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Nottingham, Heneage Finch, 1st earl of

Nottingham, Heneage Finch, 1st earl of (1621–82). Finch was a barrister, son of one Speaker of the House of Commons and nephew of another, Sir John Finch. He avoided public life during the Commonwealth but after the Restoration his rise was rapid. He was returned as MP for Canterbury in 1660, transferring to Oxford University in 1661. As solicitor-general in 1660 he prosecuted the regicides, was promoted attorney-general in 1670, granted a barony in 1674, and from 1675 to his death was lord chancellor. In 1681, sixteen days after the death of the previous holder of the title, he was created earl of Nottingham. A skilful, hard-working, and conciliatory lawyer, he steered a shrewd course amidst the rapids of Charles II's reign. His house at Kensington, with fine gardens, was purchased after the Glorious Revolution by William III and became Kensington palace. Pepys admired his eloquence greatly but Burnet seems to have found it old-fashioned and florid.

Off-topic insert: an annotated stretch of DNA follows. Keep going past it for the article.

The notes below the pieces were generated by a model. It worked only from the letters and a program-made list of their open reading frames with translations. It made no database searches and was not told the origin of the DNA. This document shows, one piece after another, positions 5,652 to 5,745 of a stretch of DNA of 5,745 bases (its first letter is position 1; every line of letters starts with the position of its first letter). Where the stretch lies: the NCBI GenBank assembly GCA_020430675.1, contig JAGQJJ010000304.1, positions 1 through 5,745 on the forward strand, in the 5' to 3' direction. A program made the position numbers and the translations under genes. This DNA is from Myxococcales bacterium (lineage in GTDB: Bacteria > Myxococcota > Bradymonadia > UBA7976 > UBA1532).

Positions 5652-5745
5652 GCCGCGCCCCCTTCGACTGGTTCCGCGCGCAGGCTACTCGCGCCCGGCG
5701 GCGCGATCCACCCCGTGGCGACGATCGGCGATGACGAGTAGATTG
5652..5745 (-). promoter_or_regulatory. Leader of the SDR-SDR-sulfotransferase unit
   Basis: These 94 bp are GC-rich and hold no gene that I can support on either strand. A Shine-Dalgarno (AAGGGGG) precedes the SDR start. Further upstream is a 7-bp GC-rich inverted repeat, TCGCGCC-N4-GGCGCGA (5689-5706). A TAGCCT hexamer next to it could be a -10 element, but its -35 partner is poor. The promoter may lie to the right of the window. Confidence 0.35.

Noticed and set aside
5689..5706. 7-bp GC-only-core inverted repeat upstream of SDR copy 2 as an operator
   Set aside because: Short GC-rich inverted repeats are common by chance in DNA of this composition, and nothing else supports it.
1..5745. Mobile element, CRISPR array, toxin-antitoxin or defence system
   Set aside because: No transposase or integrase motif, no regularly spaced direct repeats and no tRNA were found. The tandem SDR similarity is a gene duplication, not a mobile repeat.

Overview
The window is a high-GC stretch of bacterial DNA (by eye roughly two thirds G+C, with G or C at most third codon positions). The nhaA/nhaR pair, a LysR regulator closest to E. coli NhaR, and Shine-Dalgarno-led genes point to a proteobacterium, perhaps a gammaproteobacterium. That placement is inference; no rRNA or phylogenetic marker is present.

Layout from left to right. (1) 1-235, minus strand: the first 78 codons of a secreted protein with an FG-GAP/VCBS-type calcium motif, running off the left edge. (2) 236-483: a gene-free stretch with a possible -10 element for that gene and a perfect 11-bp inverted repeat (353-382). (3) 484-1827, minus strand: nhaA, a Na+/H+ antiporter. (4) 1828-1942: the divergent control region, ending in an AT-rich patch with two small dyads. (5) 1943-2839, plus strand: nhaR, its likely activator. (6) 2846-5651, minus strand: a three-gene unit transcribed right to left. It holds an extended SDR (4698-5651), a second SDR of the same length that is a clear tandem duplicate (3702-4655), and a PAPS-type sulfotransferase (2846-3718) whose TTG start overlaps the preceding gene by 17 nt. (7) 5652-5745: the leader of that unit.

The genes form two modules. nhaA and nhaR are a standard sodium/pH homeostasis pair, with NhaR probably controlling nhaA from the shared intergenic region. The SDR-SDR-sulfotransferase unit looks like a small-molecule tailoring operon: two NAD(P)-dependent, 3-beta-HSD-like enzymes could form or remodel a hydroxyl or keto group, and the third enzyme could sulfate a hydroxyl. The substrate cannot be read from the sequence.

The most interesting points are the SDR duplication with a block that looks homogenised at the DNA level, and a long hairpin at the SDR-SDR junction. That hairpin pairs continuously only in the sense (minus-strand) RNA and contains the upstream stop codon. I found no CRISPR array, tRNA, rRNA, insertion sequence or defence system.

J. A. Cannon

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Nottingham, Heneage Finch, 1st earl of

Heneage Finch Nottingham, 1st earl of (hĕn´Ĭj, nŏt´Ĭngəm), 1621–82, lord chancellor of England. He took no part in the politics of the English civil war, but in 1660 he entered Parliament and became solicitor general, serving as prosecutor at the trial of the regicides. He became attorney general in 1670 and lord chancellor in 1675. He was created earl of Nottingham in 1681. In an age of corruption he added to his reputation as an able lawyer that of a statesman of integrity. He is remembered by lawyers for his just and systematic administration of equity.

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